Hill of Tarvit House  books

Below is the built in cupboard in the butler’s pantry. It has some local pottery (Wemyss ware) in it which in its day was not too expensive, but it is now, mainly because the Queen Mother was a keen collector I think.

Hill of Tarvit House butler's pantry

The owners were friends of Sir William Burrell of Burrell collection fame and some of the contents of the cabinet below were wedding gifts from him.

Hill of Tarvit House upper landing

It’s difficult to get a photo of the whole house, below is the best I could manage.

Hill of Tarvit House exterior 2

The garden isn’t huge although there is a croquet lawn which is often in use, it’s surrounded by some really scenic countryside/farmland though which you can see here and here in two previous posts.

Hill of Tarvit House Trees

Newhailes – National Trust for Scotland

A couple of weeks ago we decided to take ourselves off for a visit to Newhailes, a National Trust for Scotland property near Musselburgh and not far from Edinburgh. Have a look at the Undiscovered Scotland website here.

New Hailes

We were told not to take any photos of the interior, something that I know the National Trust high ‘heidyins’ are now allowing in all their properties, but this house only has small guided tours and the guide was having a nightmare with a couple of the other visitors so I decided not to argue the point. You can see some of the interiors when you click on the link above.

Newhailes 10

The house has been conserved and preserved rather than buffed up to look as it would have looked when newly built. It gives it a more lived in feeling rather than the sort of stage set look that you often get when viewing these old buildings.

The original owner of the house designed it himself, he was the architect James Smith and he bought the land in 1686, but over the years the house has been added on to. James Smith had originally intended to become a Roman Catholic priest and studied in Rome but he gave up to become an architect. He ended up marrying twice and fathering 32 children, so I think it’s fair to say that he must have realised just in time that he was not cut out to be a priest!

The house is copiously decorated with shells, particularly scallop shells which are of course the emblem of Saint James (no I’m not a Catholic, it’s just one of those things that I thought everyone knew) but I had to tell the guide about that and I’m not sure she believed me. Anyway, it made me laugh to think that James Smith had purloined the saint’s emblem for his own use.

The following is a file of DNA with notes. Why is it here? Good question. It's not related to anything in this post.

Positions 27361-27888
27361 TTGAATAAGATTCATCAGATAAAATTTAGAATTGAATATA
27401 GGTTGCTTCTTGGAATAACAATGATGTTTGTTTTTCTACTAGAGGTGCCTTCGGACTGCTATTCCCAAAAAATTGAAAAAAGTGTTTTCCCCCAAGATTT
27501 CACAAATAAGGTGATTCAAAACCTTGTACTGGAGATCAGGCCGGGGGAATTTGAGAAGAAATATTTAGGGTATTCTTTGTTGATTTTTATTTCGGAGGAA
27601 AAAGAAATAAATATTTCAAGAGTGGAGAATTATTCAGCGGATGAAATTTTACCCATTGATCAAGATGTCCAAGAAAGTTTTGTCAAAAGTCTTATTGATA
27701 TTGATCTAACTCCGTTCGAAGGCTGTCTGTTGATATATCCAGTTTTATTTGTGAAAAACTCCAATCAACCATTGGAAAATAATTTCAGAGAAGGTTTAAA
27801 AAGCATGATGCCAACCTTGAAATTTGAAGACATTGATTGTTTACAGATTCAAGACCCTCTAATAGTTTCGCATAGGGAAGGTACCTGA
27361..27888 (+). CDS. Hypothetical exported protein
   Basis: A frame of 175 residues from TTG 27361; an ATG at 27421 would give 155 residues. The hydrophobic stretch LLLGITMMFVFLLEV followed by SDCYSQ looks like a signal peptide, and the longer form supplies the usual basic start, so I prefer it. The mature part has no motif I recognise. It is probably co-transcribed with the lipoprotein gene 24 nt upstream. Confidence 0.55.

If you’re in that area Newhailes is definitely worth a visit.

The word heidyins does of course mean – those in charge.

Nine Spectacular Scottish Walks – from the National Trust for Scotland

I’m already a member of the National Trust for Scotland so I have no idea why they are sending me emails asking me to join, anyway I thought I would pass on the nine walks also on the email as you can take a virtual walk, a very good idea if you are too far away to contemplate going up a Scottish hillside or your legs are no longer up to the job. I’m not sure mine ever were – apart from Ben Lomond as I know that’s an easy one, and the Grey Mare’s Tail near Moffat of course.

I quite fancy trying Goatfell on the Isle of Arran sometime in the future though, if I can manage it. It looks gorgeous there, doesn’t it.


Greenbank Gardens near East Kilbride, Scotland

We found ourselves in East Kilbride recently so decided to visit nearby Greenbank Gardens, we had never been in that part of the west of Scotland before.

Greenbank Gardens 1

There had obviously been a lot of rain there recently (where hasn’t there been?!) and it was pretty muddy underfoot in places so we decided that we would take a quick squint at the place and go back another day later in the season when there is more of interest actually flowering. It’s a National Trust for Scotland garden.

Greenbank Gardens 2

Sadly the house that the garden is actually attached to isn’t open to the public, but as you can see from the photo below it looks quite grand. It’s a Grade A listed Georgian building.

Greenbank Gardens 4

The gates in the photo below lead from the lawn to the more informal garden. It’s well worth a look if you find yourself in that area of the west of Scotland.

Greenbank Gardens 5

You can see more images of the gardens here.